A great number of brands equip their ladies’ mechanical watches with exhibition casebacks or cut-out dials. This is not only to expose the beauty of the mechanical movement, but also to emphasize the value of the mechanical element. A similar example has been seen with the tourbillon. For many watch aficionados, a hidden tourbillon doesn’t have a fraction of the appeal of one proudly on display.


Mechanical

DELIGHT® by Frédérique Constant, Automatic movement with date
C1 CHRONOGRAPH by Concord, Manual chronograph with date and power reserve
AMAZONE 1608 HOLLY LEAF by Delaneau, Automatic movement


Mechanical

DANDY by Chaumet, Manual movement
LIMELIGHT PARIS-NEW YORK SECRET WATCH by Piaget, Manual movement
BRESSEL LADY by JeanRichard, Automatic movement with date and power reserve



Sharing the magic
The secret in tapping into this niche market is to discover ways of sharing the magic of mechanical watches with women. Even someone who is unaware of the difference can be seduced by such movements and appreciate the beauty of an object that is meticulously crafted all the way through. This is the essence of luxury. A mechanical movement isn’t a necessity – a quartz movement would, for the most part, actually do a better job at keeping accurate time – but it is a wonderful indulgence. The pleasure comes in the knowledge that the watch is exquisitely crafted in every detail, even if it is something that can’t be seen on the outside. “Women are attracted to a watch at ‘first sight’, but the product needs to be studied further and has to prove its looks in every detail,” says Jan EdÖcs, President and CEO of Milus International SA. “Women are curious and mechanical movements give a watch a more complex dimension. Women tend to live through emotions and love and are keen on wearing a watch with a sophisticated mechanism combined with elegance and uniqueness in design.”


Mechanical

OLTRE TEMPO by Antoine Preziuso, Manual movement
J12 JOAILLERIE by Chanel, Automatic chronograph
FREELANCER by Raymond Weil, Automatic movement with date



Telling a story
So how can a retailer sell a mechanical watch to a woman who has only ever worn quartz? It is no easy task, but like with many luxury products, women are fascinated by the story.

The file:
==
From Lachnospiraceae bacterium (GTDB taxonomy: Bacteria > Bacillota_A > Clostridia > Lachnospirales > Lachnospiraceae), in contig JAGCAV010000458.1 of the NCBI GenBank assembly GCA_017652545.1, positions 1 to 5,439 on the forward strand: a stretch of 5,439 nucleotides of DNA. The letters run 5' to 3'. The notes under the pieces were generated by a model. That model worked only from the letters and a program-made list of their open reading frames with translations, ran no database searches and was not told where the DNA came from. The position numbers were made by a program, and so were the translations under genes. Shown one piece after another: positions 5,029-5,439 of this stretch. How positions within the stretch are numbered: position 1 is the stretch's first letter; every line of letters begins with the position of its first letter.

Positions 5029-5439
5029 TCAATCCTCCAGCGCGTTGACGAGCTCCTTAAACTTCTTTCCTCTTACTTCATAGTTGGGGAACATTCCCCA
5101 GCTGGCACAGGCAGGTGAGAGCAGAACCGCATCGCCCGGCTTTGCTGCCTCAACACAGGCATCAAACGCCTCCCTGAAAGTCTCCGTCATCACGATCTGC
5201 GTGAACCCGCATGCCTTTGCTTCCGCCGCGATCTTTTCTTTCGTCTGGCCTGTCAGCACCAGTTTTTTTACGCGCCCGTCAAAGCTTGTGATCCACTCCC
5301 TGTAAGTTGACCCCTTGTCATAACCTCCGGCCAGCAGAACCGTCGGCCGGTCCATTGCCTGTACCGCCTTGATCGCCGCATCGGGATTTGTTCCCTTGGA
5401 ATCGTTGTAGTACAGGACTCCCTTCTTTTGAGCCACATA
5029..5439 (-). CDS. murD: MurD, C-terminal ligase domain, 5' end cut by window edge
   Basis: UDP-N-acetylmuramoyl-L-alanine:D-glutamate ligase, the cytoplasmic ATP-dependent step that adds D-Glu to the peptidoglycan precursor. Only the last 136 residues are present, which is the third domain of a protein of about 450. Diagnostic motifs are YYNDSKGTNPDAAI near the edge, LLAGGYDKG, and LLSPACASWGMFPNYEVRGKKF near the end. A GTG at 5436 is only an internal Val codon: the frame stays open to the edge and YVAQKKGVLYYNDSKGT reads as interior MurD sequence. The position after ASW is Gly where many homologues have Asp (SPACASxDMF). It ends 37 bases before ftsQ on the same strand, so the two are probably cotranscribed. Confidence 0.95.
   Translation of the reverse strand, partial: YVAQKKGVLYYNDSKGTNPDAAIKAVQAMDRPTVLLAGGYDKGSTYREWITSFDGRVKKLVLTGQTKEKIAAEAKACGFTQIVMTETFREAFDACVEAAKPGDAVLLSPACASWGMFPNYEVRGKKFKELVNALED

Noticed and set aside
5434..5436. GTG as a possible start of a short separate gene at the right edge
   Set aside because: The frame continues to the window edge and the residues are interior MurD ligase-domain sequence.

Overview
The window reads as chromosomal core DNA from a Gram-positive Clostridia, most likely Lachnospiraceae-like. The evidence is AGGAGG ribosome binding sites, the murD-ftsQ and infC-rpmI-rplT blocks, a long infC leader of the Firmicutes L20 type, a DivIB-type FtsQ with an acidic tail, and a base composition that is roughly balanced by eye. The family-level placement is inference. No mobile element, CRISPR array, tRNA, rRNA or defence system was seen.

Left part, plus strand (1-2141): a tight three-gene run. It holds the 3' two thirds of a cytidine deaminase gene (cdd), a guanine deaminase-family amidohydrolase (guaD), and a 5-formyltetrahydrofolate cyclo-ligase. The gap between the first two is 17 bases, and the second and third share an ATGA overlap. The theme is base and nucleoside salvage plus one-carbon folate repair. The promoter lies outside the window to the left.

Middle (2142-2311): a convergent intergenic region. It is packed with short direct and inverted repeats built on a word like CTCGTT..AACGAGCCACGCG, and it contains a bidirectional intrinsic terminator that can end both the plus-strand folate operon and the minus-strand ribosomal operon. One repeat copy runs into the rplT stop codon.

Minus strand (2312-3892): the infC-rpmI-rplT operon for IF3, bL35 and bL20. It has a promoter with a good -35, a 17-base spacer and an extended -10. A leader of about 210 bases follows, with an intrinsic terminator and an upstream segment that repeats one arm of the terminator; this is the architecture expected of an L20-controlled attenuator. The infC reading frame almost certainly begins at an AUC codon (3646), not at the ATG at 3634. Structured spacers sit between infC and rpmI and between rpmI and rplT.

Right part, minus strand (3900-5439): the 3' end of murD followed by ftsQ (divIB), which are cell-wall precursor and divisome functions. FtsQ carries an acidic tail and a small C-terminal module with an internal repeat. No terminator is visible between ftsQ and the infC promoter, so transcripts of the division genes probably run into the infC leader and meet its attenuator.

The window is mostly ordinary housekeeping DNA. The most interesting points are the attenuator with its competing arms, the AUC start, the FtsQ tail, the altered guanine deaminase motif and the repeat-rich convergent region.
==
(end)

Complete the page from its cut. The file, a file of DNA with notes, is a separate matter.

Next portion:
“Women are passionate and yet so many retailers sell the advertising and not the passion,” shares Phil Ogle, “We recently sold a Jean Dunand Orbital Tourbillon to a woman and she grew in the intrinsic knowledge of it - the more she learned the whole story - the more she fell in love with it.”
“Unfortunately, retailers still sell to women through the brand names or through the aesthetical aspects,” remarks ThÉvenaz, “Women need to be guided by the retailers to regard the watch as an object with specific characteristics and not just an accessory with a name on it – like another handbag.”
Anyone who has ever toured a watch factory in Switzerland will know how impressive it is to see watchmakers assembling a mechan-ical watch by hand. The work that goes into constructing a movement – without taking into account the time required to produce the parts - can range from a number of days to a number of years. This human touch brings a romantic element to an object that may have started its life in the snowy mountains of Le Locle before ending up on the wrist of someone living in sunny climes on the other side of the world. This is the aura of Switzerland, the history, the know-how and the patrimony that can be an important selling point when explaining how a mechanical movement is made. The craftsmanship is also a fascinating element of a mechanical watch. The fabri-cation element of a movement combines so many different arts, from the design and assembly to the polishing and finishing of the different parts. Put a loupe to a client’s eye and watch her get lost in the inner world of the movement and discover the beating heart of a watch.

Making the transition
There is no doubt that women are becoming gradually more knowledgeable about mechanical watches, but it is still a very slow process, despite the plethora of choice in the shops. Even if women are buying mechanical watches, the stores are reporting that it is mainly the aesthetics and the price of the watch that are of most importance in a sale. But with the right education from the brands and retailers, this can change and we can look forward to more female customers making the transition from quartz to mechanical. And once they change, they may not want to go back. As Phil Ogle comments, “When the true expression of a mechanical watch is shared and embraced by women - the story, passion, emotions and tradition - many are left short changed with quartz.”


Source: Europa Star August-September 2008 Magazine Issue